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Music and German National Identity

Is it merely a coincidence that the three "Bs" of classical music—Bach, Beethoven, Brahms—are all German composers? Why do concert halls all over the world feature mostly the works of German and Austrian composers as their standard repertoire? Over the past three centuries, supporters of German music ranging from music scholars to politicians have nurtured the notion that the German-speaking world possesses a peculiar strength in the cultivation of music.

This book explores the questions of how music came to be associated with German identity, when and how Germans came to be regarded as the "people of music," and how music came to be designated as "the most German art." Drawing on the expertise of leading scholars in German history, musicology, and German literature, the essays assembled here examine philosophy, literature, politics, and social currents, as well as the creation and performance of folk music, art music, church music, jazz, and pop to explore the ways in which music has continued to play a central role in the German national imagination and in shaping German identity.

329 pages | 7 line drawings, 1 table | 6 x 9 | © 2002

History: European History

Music: General Music

Table of Contents

List of Abbreviations
Germans as the "People of Music": Genealogy of an Identity
Celia Applegate and Pamela Potter
Reconstructing Ideal Types of the "German" in Music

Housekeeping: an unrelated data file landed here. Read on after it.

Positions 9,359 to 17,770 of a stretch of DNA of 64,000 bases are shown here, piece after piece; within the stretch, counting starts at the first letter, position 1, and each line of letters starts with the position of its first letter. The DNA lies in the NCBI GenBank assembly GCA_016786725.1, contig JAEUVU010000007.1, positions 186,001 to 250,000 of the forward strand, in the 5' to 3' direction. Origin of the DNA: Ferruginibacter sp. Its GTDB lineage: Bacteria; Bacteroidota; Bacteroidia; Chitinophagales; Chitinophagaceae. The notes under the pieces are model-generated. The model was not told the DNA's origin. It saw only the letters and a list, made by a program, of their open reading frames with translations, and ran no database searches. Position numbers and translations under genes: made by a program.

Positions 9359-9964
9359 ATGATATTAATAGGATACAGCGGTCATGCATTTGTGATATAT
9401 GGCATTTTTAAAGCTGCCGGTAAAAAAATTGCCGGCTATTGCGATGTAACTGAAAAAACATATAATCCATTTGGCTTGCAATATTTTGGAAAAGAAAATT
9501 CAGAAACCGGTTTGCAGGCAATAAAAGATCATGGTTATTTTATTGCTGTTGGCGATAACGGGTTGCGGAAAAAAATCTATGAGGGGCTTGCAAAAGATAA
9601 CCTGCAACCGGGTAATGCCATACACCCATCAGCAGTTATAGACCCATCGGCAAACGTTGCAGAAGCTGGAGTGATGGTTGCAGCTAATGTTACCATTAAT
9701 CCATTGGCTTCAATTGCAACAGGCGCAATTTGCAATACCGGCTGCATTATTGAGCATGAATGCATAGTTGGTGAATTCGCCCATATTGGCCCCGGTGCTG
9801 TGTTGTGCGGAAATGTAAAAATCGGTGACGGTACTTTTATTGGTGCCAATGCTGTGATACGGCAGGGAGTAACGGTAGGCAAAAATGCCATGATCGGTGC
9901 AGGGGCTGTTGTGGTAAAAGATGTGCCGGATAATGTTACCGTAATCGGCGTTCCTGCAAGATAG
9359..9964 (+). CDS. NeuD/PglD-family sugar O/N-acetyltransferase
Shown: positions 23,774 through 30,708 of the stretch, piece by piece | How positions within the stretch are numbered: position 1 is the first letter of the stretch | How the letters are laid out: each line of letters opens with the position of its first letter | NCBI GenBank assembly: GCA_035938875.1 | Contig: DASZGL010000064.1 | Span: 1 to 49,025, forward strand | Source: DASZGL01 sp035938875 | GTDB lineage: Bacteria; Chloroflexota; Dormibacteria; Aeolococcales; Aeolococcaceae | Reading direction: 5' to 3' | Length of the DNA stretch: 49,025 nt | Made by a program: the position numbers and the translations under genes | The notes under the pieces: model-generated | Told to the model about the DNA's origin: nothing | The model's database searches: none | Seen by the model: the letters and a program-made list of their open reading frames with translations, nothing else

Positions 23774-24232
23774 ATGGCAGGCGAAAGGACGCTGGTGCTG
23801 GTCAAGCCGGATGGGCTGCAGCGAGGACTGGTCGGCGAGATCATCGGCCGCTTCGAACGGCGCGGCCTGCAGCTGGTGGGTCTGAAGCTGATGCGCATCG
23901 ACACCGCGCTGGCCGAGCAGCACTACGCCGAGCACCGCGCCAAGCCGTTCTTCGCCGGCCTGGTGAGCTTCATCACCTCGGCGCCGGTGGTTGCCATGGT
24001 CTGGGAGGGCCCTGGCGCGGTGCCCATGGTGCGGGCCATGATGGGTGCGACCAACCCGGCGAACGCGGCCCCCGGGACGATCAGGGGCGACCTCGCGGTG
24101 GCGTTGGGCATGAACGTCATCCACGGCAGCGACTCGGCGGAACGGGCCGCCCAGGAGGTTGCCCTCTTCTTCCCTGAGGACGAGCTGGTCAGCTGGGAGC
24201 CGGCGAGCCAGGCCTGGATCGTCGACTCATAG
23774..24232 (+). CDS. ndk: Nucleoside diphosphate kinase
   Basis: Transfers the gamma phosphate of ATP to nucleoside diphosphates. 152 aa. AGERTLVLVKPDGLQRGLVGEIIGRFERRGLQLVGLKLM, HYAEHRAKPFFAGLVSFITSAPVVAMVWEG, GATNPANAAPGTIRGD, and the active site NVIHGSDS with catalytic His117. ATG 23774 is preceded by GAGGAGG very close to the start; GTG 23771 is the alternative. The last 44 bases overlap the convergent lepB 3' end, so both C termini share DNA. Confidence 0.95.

Bernd Sponheuer
Einheit—Freiheit—Vaterland: Intimations of Utopia in Robert Schumann’s Late Choral Music
John Daverio
Wagner’s Die Meistersinger as National Opera (18681945)
Thomas S. Grey
Landscape—Region—Nation—Reich: German Folk Song in the Nexus of National Identity
Philip V. Bohlman
Kein schöner Land: The Spielschar Ekkehard and the Struggle to Define German National Identity in the Weimar Republic
Bruce Campbell
Hosanna or "Hilf, O Herr Uns": National Identity, the German Christian Movement, and the "Dejudaization" of Sacred Music in the Third Reich
Doris L. Bergen
National and Universal: Thomas Mann and the Paradox of "German" Music
Hans Rudolf Vaget
Culture, Society, and Politics in the Cosmos of "Hans Pfitzner the German"
Michael H. Kater
"Für eine neue deutsche Nationaloper": Opera in the Discourses of Unification and Legitimation in the German Democratic Republic
Joy Haslam Calico
Darmstadt, Postwar Experimentation, and the West German Search for a New Musical Identity
Gesa Kordes
American Jazz in the German Cold War
Uta G. Poiger
Postwar German Popular Music: Americanization, the Cold War, and the Post-Nazi Heimat
Edward Larkey
On the History of the "Deutschlandlied"
Jost Hermand
Ethnicity and Musical Identity in the Czech Lands: A Group of Vignettes
Bruno Nettl
"Is That Not Something for Simplissimus?!" The Belief in Musical Superiority
Albrecht Riethmüller
List of Contributors

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